Microvascular Alterations in Patients with Circulatory Failure

  • D. De Backer
  • J. Creteur
  • M. J. Dubois
Conference paper


Many patients continue to die from acute circulatory failure despite improvement in whole body hemodynamics. Early optimization of oxygen transport in patients with septic shock can lead to a decrease in morbidity and mortality, but nevertheless a significant proportion of these patients will develop multiple organ failure (MOF) and will ultimately die [1]. Several factors can be implicated in the development of MOF including alterations in blood flow distribution between the various organs but also alterations in metabolic pathways (cytopathic hypoxia). Multiple studies have reported that an imbalance between oxygen demand and supply can occur in the splanchnic area [2, 3], but the most commonly used therapeutic interventions (fluids, inotopic agents, red blood cell [RBC] transfusions) have usually failed to improve regional blood flow alterations in septic patients [4, 5] so that survival was not improved. On the other hand, several studies indicated that metabolic pathways may be directly altered, so that giving more ‘fuel’ to the system would not result in any improvement in tissue oxygenation. Several data support the concept of cytopathic hypoxia. King et al. [6] reported that endotoxin impaired oxygen consumption in mucosal samples in polarographic air-saturated chambers, and related this effect to nitric oxide (NO). In humans, Brealey et al. [7] reported that cytochrome complex I is significantly altered in muscle biopsies obtained in patients with sepsis. Nevertheless, these alterations alone cannot explain all the features observed in patients with septic shock. First, if cytopathic hypoxia were prominent, therapeutic interventions such as early-goal oriented hemodynamic optimalization, as proposed by Rivers et al. [1], would probably not have been successful. Second, cytopathic hypoxia is not compatible with the numerous data reporting increased tissue CO2 in septic shock [4, 5, 9], as CO2 would be rapidly cleared if blood flow was adequate. Hence, it is very likely that all these alterations coexist, the respective part of each of them being undetermined.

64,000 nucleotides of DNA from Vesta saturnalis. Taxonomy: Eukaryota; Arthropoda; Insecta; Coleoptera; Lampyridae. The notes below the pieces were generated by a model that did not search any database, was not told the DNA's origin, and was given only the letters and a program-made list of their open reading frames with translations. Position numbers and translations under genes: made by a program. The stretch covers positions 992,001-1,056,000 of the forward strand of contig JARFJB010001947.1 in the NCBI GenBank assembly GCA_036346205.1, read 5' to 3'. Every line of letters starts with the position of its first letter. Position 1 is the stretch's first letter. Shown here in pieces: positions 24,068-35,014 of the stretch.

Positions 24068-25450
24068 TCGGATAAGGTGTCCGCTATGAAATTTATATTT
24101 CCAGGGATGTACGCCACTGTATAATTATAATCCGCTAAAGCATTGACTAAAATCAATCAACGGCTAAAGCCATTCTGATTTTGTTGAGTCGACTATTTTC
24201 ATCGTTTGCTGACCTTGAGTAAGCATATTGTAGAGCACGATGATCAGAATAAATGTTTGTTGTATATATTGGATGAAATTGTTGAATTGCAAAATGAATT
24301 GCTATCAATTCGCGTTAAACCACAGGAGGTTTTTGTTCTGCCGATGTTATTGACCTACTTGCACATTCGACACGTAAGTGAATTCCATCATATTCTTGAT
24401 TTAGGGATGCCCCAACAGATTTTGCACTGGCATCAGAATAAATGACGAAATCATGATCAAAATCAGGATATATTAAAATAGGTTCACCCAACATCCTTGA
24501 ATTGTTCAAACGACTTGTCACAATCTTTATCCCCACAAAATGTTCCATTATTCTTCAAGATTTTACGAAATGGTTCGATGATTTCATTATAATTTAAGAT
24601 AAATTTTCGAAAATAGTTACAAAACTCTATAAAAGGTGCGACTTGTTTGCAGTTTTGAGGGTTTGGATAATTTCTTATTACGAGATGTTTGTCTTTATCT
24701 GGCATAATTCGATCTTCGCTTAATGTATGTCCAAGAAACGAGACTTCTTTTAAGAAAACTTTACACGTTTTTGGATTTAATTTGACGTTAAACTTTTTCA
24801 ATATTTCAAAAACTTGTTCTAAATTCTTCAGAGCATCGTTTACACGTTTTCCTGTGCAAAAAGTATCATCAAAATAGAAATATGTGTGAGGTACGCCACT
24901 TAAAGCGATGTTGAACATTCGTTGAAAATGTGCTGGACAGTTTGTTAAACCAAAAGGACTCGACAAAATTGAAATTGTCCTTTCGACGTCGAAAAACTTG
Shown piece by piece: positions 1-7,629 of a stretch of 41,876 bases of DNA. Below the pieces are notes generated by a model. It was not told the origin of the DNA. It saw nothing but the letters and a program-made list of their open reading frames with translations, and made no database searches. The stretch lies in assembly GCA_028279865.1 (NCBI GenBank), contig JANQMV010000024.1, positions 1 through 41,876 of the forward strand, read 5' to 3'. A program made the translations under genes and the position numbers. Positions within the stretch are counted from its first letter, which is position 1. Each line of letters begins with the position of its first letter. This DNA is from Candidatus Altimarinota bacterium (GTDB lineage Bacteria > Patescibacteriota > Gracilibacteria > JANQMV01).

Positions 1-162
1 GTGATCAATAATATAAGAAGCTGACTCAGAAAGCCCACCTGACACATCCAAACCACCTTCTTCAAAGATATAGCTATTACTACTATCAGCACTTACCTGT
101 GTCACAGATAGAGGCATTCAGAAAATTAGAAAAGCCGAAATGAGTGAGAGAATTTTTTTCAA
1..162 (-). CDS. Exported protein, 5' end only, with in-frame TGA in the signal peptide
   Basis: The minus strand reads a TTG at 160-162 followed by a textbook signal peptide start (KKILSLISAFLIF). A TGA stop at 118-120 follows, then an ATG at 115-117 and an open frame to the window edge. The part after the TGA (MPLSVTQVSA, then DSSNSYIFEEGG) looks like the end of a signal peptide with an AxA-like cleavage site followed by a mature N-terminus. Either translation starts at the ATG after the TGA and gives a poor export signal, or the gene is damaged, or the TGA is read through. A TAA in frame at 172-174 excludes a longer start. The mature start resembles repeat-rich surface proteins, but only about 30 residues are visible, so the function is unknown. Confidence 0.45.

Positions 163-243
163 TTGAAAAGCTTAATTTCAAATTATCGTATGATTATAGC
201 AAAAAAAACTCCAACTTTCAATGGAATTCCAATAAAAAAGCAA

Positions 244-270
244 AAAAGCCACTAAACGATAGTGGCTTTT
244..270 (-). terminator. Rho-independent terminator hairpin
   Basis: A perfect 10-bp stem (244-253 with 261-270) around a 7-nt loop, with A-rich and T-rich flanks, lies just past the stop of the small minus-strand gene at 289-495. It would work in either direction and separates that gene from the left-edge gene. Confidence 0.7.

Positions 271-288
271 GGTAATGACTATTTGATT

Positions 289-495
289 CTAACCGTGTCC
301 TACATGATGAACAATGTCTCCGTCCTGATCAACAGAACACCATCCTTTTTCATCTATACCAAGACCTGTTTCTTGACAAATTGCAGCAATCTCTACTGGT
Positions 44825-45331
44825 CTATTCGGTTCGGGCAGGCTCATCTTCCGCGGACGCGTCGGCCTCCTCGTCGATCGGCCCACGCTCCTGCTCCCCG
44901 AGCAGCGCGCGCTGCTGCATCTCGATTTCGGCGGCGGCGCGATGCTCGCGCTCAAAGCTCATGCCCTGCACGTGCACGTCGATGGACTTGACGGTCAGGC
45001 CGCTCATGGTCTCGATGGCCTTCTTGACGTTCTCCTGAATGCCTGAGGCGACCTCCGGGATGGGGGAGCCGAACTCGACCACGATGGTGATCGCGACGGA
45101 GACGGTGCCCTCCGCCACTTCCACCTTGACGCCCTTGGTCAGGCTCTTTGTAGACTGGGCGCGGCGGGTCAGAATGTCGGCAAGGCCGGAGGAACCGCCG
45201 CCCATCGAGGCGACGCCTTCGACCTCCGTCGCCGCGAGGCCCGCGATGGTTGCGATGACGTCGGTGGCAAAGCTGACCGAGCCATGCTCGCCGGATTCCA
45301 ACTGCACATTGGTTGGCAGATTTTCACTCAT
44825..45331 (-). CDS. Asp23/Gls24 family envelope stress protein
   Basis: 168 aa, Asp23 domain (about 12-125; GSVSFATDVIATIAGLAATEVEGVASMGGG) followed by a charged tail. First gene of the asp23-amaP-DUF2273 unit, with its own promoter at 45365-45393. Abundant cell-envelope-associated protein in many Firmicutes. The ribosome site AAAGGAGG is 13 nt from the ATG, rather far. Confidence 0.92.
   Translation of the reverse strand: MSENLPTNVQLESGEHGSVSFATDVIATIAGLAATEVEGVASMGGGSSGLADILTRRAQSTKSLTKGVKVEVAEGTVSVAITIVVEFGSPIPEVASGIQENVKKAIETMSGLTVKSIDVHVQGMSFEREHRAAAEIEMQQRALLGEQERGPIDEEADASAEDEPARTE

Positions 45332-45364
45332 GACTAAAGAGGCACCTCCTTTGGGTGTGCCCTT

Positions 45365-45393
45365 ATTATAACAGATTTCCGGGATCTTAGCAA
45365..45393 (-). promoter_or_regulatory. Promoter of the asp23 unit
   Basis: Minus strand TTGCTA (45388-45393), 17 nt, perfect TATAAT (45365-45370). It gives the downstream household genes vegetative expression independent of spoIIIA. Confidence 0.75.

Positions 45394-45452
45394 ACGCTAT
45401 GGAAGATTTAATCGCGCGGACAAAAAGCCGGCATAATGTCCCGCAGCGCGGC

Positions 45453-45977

Septic Shock Severe Sepsis Respir Crit Microvascular Blood Flow Perfuse Capillary 
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Copyright information

© Springer-Verlag Berlin Heidelberg 2003

Authors and Affiliations

  • D. De Backer
  • J. Creteur
  • M. J. Dubois

There are no affiliations available

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